I am currently wrapping up (after several years of dipping in and out) Steinbeck's collected letters and a bio of Somerset Maugham.  I just finished the wonderful Shirley Jackson novel The Haunting of Hill House ("whatever walked there, walked alone") as well as her "disrespectful memoir of raising her kids called Life Among the Savages.  Today I started the Sam Harris Book The End of Faith.


"Truth is the engine of our judicial system." Patrick Fitzgerald


Edited 12/18/2006 1:56 pm ET by aj12754

Cave obdurationem cordis

meowow's picture

I adore Sedaris's short story "Dinah, the Christmas ******," and also the chapter "Naked" from the book of the same name.

One of the funniest ones is also a segment that is rather frequently played on TAL about his mother's series of cats she owned when he was a child. Just absolutely hilarious. I am cracking up thinking about it!

meowow's picture

At the risk of posting too many times and killing the thread, I thought I'd also say that I'm about to explore the writings of another This American Life contributor, David Rakoff. I haven't yet actually read anything but his books look good--Fraud, and something else with a very long name (it has olive oil in the title!). Here's the title--looked it up:
"Don't Get Too Comfortable: The Indignities of Coach Class, the Torments of Low Thread Count, the Never-Ending Quest for Artisanal Olive Oil, and Other First World Problems"

Here's an interview with Rakoff on powells.com:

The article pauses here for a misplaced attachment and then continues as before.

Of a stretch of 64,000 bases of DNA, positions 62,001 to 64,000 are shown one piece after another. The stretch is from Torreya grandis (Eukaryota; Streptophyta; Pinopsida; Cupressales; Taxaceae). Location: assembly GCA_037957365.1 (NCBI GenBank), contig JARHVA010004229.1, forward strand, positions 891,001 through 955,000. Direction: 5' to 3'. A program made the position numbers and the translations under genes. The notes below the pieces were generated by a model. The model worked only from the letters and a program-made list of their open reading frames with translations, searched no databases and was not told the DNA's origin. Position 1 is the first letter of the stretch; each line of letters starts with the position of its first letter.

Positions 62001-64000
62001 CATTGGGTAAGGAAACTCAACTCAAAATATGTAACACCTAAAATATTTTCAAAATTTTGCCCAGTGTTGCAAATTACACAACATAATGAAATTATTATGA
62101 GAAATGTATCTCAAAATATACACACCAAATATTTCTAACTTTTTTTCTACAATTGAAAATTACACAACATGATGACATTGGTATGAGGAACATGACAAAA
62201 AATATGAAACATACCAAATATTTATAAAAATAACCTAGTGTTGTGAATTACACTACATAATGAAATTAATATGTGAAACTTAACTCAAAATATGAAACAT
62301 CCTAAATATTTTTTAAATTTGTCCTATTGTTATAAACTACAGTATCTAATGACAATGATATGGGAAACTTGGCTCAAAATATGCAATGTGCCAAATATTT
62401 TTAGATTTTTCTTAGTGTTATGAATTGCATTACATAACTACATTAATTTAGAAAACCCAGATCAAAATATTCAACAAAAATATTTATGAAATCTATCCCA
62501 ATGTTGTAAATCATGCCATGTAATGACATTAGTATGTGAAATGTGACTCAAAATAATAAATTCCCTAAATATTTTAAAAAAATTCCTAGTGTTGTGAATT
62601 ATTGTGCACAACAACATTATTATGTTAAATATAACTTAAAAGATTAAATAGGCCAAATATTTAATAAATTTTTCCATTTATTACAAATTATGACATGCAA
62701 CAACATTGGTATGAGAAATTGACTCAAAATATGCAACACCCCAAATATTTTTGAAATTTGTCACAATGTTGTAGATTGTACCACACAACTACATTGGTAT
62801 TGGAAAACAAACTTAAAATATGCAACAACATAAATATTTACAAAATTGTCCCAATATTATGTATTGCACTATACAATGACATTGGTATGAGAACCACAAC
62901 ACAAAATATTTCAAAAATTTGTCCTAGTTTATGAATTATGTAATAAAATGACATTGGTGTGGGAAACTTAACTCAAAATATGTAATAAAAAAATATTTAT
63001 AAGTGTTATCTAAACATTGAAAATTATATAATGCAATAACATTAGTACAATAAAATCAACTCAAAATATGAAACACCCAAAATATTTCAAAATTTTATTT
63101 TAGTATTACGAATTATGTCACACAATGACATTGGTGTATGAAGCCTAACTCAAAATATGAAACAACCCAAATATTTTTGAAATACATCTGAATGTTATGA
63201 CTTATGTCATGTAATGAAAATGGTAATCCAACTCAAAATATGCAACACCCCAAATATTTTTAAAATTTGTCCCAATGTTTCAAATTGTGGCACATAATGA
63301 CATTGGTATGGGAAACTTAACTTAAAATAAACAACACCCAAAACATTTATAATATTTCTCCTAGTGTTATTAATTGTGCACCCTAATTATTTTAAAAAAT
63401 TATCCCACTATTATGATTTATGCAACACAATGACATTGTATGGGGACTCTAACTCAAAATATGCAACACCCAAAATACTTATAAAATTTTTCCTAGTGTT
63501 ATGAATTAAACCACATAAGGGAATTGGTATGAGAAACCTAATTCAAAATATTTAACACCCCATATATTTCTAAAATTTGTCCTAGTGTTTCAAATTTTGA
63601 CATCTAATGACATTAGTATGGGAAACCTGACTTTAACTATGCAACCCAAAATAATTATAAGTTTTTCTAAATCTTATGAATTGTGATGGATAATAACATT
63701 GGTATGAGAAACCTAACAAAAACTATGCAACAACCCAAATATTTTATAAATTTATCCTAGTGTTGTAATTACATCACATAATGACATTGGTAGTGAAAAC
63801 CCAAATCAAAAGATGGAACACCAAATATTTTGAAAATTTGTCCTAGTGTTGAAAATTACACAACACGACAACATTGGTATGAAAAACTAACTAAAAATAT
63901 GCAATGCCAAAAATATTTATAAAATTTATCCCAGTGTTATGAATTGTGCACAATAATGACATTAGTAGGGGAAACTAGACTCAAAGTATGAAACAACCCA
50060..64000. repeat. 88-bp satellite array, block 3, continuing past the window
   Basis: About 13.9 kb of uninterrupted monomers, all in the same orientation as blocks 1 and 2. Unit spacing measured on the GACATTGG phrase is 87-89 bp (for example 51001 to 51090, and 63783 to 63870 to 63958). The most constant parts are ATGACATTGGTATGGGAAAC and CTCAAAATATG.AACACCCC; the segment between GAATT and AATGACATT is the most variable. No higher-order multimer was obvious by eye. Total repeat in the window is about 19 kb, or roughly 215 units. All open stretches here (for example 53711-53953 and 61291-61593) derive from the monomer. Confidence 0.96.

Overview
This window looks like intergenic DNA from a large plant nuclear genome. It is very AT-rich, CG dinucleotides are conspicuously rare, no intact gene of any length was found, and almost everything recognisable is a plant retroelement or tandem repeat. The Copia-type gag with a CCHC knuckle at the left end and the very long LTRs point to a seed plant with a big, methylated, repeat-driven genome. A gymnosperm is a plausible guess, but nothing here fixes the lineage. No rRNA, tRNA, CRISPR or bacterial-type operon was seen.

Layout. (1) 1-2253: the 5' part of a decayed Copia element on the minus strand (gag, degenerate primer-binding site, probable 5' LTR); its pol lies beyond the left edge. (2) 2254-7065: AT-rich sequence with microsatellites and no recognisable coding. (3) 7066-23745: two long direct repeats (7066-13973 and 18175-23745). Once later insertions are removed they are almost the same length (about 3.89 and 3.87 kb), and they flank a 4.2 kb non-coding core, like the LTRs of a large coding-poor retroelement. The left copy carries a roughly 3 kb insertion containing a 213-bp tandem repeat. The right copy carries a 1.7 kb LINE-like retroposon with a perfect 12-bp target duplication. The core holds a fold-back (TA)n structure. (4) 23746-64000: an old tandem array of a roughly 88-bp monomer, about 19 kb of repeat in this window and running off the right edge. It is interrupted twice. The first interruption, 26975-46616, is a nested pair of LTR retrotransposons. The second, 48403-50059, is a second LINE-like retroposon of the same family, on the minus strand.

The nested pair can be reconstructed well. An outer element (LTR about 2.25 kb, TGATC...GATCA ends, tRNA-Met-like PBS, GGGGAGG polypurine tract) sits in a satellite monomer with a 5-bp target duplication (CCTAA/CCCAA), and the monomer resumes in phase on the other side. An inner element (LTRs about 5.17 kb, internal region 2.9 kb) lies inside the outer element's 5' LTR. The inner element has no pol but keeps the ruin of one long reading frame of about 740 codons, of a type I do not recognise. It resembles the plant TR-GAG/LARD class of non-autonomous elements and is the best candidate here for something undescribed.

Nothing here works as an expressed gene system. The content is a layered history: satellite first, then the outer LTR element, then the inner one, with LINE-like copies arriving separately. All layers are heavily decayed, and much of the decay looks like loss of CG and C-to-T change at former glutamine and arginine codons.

http://www.powells.com/authors/rakoff.html


Edited 12/18/2006 2:14 pm ET by meowow

AJ12754's picture

I could just weep.  Or curse.  Or spit.


I just put an entire batch of banana nut muffins in the oven and began cleaning up when I found the two eggs that are supposed to be in the batter sitting on the countertop.


Arrrrrrggggghhhhhhhhhhhh.


"Truth is the engine of our judicial system." Patrick Fitzgerald

Cave obdurationem cordis

Jean's picture

Ha! I just baked up a bunch of cookies that were supposed to have 1/4 cu of molasses in them. Fortunately they have a big honkin' chocolate kiss impressed in them so nobody will miss it.


Tangent from the tangent -- alert.


Now I have to soften some icecream for our frozen grasshopper pie. DD's request. Oh, what can you do with creme de mint? DH came home with 2 bottles by mistake. One should have been creme de cacao.




They told me I was gullible and I believed them.
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AJ12754's picture

Well -- you could start drinking it ... but I'd stop cooking or you could really screw up that grasshopper pie.


I did go looking on the web for some recipes using creme de menthe but they all seemed to include things like a bixed white cake mix or a whole can of hershey's chocolate syrup and that didn't sound like your kinda starting point.